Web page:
February 3 – March 27, 2017
Opening Reception, Tuesday, February 7 (4:30 – 6:30PM)
Patricia Thompson Gallery, Sarasota
Matthew Holler’s fascination with photography and the fashion industry led him to earn his BFA from the Ringling College Department of Photography & Imaging and pursue a career as a fashion and portrait photographer in Sarasota and New York after graduation. Heavily influenced by early to mid-twentieth century photography, Holler draws inspiration from Richard Avedon, Robert Mapplethorpe and Helmut Newton. The selection of works in the exhibition by this dynamic fashion and portrait photographer represents a wide range of his photographic approaches from 2011-2016.
The Patricia Thompson Gallery hosts rotating exhibitions of work by Ringling College alumni.
Location: The historic Keating Center building on the Ringling College campus. One half block east of Highway 41 on Dr. Martin Luther King Junior Way in Sarasota.
Tempus Projects presents ‘Artificial Paradise’, new work by Jenal Dolson in Project Space.
February 11 – March 10, 2017
Opening Reception, Saturday February 11 (7-9PM)
Tempus Projects, Tampa, FL
Jenal Dolson is the third artist in residence to spend one month in the Tempus Projects residency program, and to have an exhibition housed in the Project Space for one month following her residency. Dolson’s paintings are loosely based on a framework of landscape with notions of place, time, memory – a metonymy based in abstraction. Referencing themes of memory and sentiment of object/place, she abstracts perspective in a way that puts aerial views together with horizon lines and still make reference to the foreground, middle, and background as well as interlacing the systems of classifying maps in a choroplethic /geologic way.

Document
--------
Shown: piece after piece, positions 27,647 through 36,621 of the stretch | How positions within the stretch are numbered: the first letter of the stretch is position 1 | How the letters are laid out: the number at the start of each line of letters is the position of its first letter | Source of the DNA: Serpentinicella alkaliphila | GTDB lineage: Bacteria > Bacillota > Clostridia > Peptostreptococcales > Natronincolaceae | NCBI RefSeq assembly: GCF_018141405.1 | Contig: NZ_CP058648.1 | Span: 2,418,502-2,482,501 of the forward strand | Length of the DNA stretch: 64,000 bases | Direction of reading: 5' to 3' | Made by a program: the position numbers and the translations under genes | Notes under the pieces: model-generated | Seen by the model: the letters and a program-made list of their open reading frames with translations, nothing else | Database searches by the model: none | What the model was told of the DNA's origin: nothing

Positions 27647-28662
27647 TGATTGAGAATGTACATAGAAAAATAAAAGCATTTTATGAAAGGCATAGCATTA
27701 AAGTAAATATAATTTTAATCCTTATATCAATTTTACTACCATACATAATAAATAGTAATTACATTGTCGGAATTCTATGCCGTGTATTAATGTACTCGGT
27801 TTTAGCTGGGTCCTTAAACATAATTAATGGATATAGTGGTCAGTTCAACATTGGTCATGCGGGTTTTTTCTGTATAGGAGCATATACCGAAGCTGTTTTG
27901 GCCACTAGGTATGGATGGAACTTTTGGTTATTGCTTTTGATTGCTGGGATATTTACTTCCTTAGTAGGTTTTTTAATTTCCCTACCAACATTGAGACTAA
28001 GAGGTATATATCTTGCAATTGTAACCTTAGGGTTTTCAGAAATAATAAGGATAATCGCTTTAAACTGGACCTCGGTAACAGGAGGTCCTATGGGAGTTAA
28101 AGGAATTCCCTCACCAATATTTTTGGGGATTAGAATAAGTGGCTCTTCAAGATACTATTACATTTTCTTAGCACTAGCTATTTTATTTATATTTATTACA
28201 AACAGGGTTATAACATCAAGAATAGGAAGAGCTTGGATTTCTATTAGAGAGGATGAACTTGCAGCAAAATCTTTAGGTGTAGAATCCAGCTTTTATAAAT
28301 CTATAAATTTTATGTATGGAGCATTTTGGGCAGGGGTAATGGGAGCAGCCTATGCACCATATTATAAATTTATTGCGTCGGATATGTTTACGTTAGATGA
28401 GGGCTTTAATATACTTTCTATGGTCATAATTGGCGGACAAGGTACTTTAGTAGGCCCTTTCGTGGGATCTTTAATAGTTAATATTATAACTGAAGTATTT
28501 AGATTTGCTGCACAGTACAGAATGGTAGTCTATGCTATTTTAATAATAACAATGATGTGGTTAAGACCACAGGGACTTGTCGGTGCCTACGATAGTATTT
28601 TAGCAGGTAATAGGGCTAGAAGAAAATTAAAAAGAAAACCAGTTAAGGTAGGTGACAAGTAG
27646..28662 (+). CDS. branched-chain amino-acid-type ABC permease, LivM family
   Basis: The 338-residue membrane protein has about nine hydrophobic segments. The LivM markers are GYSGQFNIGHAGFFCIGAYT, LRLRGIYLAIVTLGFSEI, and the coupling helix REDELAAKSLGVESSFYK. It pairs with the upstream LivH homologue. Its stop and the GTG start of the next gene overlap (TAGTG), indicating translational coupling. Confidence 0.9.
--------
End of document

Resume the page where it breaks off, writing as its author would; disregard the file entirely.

Jenal Dolson graduated from the University of Waterloo with an Honors B.A specializing in Painting. She has been living and working in Toronto for the past 7 years. She is a recipient of the Ontario Arts Council Emerging Artist Award, Toronto Arts Council Visual Artist Project Grant, and the Ontario Arts Council Exhibition Assistance Grant. She has exhibited in Canada and the U.S.A.
The event is sponsored in part by The Gobioff Foundation, The Arts Council of Hillsborough County, Stanton Storer Embrace the Arts Foundation, Knox Family Foundation, and Mermaid Tavern. Please join us for an afterparty at the Mermaid Tavern directly following the reception at 9 pm.
Ringling Underground exhibiting five regional artists Danielle Dygert, Nathan Freda, Lauren Moradi, Yanuary Narravo, and Manny Rangel.
Thursday, February 2, 2017 (8PM – 11PM)
Ringling Museum, Sarasota
Ringling Underground is a series of one night only events combining live music and experiential artworks in the Courtyard.The event is free for college students with a valid college ID. It is an extension of the Art After 5 program held on Thursday evenings. After hours discounted admission is $15 for adults; $5 for children 6-17, children 5 and under and Museum Members are free.
Meet the Arists
Danielle Dygert (b.1993) is a landscape and portrait artist based in Sarasota FL. She received her B.A. from New College of Florida Art department in 2016, with a focus in Classics. Danielle’s paintings are known for their use of mythology and portraiture as a means to challenge identity and persona construction. Mythologies operate in an individual’s mind and societies alike, they depict self-image and cross-cultural views and create potent tensions of changing societies and history. Currently she works as the Administrative Assistant at the Art Center Sarasota and as an instructor at a private studio in Lakewood Ranch. Danielle has exhibited and performed regionally (at venues such as Two Columns Gallery, Tricho, Tampa Museum of Art, and Art Center Sarasota). She is currently working with the Institute for Psychogeographic Adventure on a multidisciplinary performance for the Ringling Museum’s Experiment #42.000 to take place in March 2017.
Nathan Freda, from Tampa, is a 2012 Ringling College of Art and Design alumni who focused in printmaking and sculpture. Previously working in printmaking studios in Sarasota and New York, Nathan now works as a framer in the Tampa Bay area. He has also started selling his soft sculptures and ‘fiber paintings’ on multiple websites. Nathan’s work portrays imagery upon his personal communication skills. The three-dimensional works he create represent a surrogate for himself expressing thoughts and emotions he finds difficult to say aloud. He uses fabric and yarn to convey a ‘welcoming’ feeling. Each object holds a link to a memory of someone or something that he once had a connection to that he cared about at a particular moments of his life.